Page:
Welcome to East Chinnock
East Chinnock and World War 1
Part 9
by Jeremy Churchill
Autumn 1915
The temporary lull enjoyed by most British and Imperial troops during the summer of 1915 , both on the Western Front and in Gallipoli, came to an end with the onset of autumn, Sadly, the renewed fighting saw the deaths of two men from East Chinnock:

The progress of the Gallipoli campaign having proved very disappointing to the British and French high command, one more effort was made to try and break the stalemate. A landing was made at Suvla Bay on the west side of the Gallipoli peninsula, north of the existing trench lines, to catch the Ottoman troops by surprise. A landing on a defended coastline is one of the most difficult military operations in the book, and sadly the man appointed to lead the Suvla Bay landings proved to be not up to the task. The result was that after suffering very heavy casualties during the landings and the fighting to establish a bridgehead and then link up with the Allied forces further south, the invading English troops were unable to break the resistance of the Ottoman forces and, instead of being broken, the stalemate was extended across a new fighting front.

Private (Stanley) William Axe (Regimental No. 516), 5th (Service) Battalion (Pioneers), Royal Irish Regiment, 29th Brigade, 10th (Irish) Division; sailed from Liverpool on the 7th July 1915, to Gallipoli via Mudros. Landed at Suvla Bay on the 7th August 1915 and died on the 16th August 1915, almost certainly during the fighting for the ridge called Kiretch Tepe Sirt, just north of Suvla Bay. Private Axe, of 410 New Buildings, was the grandson of Sarah (widow). He was born in 1896, so was only 19 when killed. Private Axe is remembered on the Helles Memorial, which stands on the tip of the Gallipoli Peninsula.

Other East Chinnock men who were enjoying the delights of fighting on the Gallipoli Peninsula (omnipresent flies, heat, dust, dysentery, artillery fire and very accurate and active Ottoman snipers) were Driver Herbert Axe (Regimental No. 53374), 123rd Battery Royal Field Artillery, who was serving as a Saddler in the 29th Division’s Ammunition column. Driver Axe, of 416 Carter’s Lane, was the grandson of Alice (widow), son of Nathaniel (widower), brother of Alfred, Frederick & Elizabeth) and was 24 in 1915. The 19-year-old Private William Bartlett Young (Regimental No. 995), was serving with the 1/1st West Somerset Yeomanry, which were posted to Gallipoli on the 23rd September 1915 to fight as infantry, without their horses.

Meanwhile, back in Belgium and France, the fighting on the Western Front intensified again as the French commander, Joffre, resumed his efforts to drive the German invaders out of France. A massive attack by the French Army in the Champagne region was to be supported by the British Army with the strongest offensive effort it had made so far in the War, in which it would try to take the German positions mining community of Loos-en-Gohelle (from which the battle gets its name).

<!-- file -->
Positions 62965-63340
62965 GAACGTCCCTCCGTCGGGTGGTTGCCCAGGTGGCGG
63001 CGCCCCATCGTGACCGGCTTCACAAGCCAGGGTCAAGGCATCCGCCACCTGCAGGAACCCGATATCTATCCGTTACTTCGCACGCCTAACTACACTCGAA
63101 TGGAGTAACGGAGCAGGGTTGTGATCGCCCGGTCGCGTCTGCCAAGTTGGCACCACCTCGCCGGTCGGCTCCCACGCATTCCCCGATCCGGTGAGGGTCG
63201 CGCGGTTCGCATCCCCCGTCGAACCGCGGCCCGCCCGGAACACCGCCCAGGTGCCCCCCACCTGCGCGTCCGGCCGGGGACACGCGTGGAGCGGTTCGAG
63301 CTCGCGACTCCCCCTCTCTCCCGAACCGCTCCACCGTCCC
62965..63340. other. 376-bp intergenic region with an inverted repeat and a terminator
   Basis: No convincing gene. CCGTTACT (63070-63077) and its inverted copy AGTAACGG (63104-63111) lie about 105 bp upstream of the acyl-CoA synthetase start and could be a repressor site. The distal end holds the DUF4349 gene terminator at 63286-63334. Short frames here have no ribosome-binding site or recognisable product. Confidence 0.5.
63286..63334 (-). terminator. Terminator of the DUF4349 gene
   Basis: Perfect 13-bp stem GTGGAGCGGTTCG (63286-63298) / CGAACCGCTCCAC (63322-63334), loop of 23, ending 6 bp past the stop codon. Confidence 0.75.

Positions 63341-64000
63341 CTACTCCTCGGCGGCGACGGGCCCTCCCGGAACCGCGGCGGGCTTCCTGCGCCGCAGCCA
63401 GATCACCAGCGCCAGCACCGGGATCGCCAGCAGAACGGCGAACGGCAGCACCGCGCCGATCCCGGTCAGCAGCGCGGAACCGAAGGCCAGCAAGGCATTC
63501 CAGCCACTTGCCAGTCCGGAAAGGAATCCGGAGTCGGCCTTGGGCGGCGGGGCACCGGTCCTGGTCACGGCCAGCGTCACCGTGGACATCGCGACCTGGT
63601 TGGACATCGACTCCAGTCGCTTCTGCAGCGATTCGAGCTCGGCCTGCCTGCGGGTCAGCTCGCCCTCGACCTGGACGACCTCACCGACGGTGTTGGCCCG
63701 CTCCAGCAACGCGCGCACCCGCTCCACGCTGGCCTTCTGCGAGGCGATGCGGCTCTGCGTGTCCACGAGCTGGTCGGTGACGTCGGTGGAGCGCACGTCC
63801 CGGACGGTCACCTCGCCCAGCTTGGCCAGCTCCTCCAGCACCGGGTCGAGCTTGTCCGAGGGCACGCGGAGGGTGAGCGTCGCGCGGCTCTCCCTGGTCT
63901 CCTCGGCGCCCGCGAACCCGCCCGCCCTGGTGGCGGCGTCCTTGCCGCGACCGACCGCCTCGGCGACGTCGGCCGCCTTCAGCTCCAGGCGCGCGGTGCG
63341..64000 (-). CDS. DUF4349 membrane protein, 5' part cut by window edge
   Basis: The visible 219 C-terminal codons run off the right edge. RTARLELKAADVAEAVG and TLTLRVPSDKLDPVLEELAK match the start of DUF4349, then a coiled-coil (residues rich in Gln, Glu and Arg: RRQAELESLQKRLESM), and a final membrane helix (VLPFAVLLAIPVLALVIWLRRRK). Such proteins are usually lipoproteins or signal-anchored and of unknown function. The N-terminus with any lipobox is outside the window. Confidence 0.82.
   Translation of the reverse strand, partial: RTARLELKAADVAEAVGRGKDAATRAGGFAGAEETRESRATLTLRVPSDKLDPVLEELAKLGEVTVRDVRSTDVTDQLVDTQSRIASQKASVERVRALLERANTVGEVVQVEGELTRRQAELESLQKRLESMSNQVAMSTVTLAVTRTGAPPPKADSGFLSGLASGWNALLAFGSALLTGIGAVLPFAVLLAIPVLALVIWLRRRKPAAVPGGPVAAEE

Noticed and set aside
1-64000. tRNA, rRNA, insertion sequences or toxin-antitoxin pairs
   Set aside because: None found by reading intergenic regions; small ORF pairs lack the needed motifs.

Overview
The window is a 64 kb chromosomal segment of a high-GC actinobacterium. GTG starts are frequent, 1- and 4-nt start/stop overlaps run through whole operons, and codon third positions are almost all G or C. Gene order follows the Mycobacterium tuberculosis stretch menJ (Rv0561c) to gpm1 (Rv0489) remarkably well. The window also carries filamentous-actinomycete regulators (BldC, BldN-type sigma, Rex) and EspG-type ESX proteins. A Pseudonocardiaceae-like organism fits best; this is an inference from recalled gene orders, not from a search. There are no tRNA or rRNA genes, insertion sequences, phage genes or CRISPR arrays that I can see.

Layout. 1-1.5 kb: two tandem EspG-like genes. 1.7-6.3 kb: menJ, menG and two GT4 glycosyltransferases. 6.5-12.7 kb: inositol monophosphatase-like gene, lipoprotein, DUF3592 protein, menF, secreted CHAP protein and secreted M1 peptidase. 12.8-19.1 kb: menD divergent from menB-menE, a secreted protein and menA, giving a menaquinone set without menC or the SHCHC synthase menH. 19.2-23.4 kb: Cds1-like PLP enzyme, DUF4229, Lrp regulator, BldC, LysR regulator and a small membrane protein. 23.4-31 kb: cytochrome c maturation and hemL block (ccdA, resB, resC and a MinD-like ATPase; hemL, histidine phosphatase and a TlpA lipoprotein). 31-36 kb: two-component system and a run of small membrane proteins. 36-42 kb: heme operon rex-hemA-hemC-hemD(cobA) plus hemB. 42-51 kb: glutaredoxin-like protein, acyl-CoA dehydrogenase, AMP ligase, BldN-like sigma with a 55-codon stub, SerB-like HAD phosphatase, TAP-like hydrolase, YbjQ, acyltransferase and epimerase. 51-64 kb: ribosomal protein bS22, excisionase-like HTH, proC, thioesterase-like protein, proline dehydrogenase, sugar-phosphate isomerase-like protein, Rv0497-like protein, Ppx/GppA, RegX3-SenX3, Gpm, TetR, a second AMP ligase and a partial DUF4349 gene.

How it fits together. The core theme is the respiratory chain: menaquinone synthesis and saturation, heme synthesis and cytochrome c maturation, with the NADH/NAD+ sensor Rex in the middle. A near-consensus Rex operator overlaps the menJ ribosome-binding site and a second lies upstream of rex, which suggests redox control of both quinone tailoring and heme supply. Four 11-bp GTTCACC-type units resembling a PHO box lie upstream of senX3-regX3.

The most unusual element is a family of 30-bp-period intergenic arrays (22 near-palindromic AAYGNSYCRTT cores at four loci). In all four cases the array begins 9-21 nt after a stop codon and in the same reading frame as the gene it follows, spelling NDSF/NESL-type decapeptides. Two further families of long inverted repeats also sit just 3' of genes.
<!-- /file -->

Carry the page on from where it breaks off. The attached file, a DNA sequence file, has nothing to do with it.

Most WW1 battles are controversial; Loos particularly so. Neither Sir John French (Commander-in-Chief of the British Expeditionary Force) or Sir Douglas Haig (Commander, 1st Army) thought it a good place for an offensive but succumbed to French pressure, Haig only on being promised that poison gas could be used to assist his men in overcoming the Germans. Loos is best known for the first use by the British of poison gas (which in the event blew back over British lines and caused as many casualties amongst the attacking troops as amongst the Germans), but the failure of the British artillery barrage due to poor planning, lack of heavy guns and lack of experience by the gunners, as well as insufficient stocks of ammunition, resulted in heavy casualties amongst the attacking infantry. Although the attack succeeded initially, exploitation of what successes there were failed due to poor handling of the reserve units kept in hand for just such an opportunity. When the reserves were committed, the unexpectedly poor performance of the New Army troops caused suspicion to fall on their usefulness in combat which was to lead directly to the decisions made in planning for the Battle of the Somme in July 1916. Overall, the battle lost the British and Imperial forces some 59,247 casualties (the Germans are thought to have lost half that number) for very little gain. The controversy resulting from Loos culminated in the replacement of Sir John French by Sir Douglas Haig as Commander-in-Chief of the British Expeditionary Force, a post Haig would hold for the remainder of the War.

Private Charles Vagg (Regimental No. 19865), 3rd Battalion, Grenadier Guards 2nd Guards Brigade, Guards Division, XI Corps, 1st Army (Douglas Haig), had gone to France on 27th July 1915, and died on 27th September 1915 in the attack on the village of Hulluch behind the German lines – a day in which the 12 attacking British battalions lost 8,000 men of the 10,000 taking part. Private Vagg, of 466, “Near School” (now 466 Hyde Park). is remembered on the Loos Memorial with 20, 609 other British and Imperial soldiers who died in the battle and have no known grave.
(Picture taken from “The Western Gazette” 07/04/1916)    

With thanks to Allan Collier of Yeovil for this reference - Allan's work on local WW1 servicemen was available during 2014 - enquiries to: allancollier17@btinternet.com

Part 10
Late Autumn 1915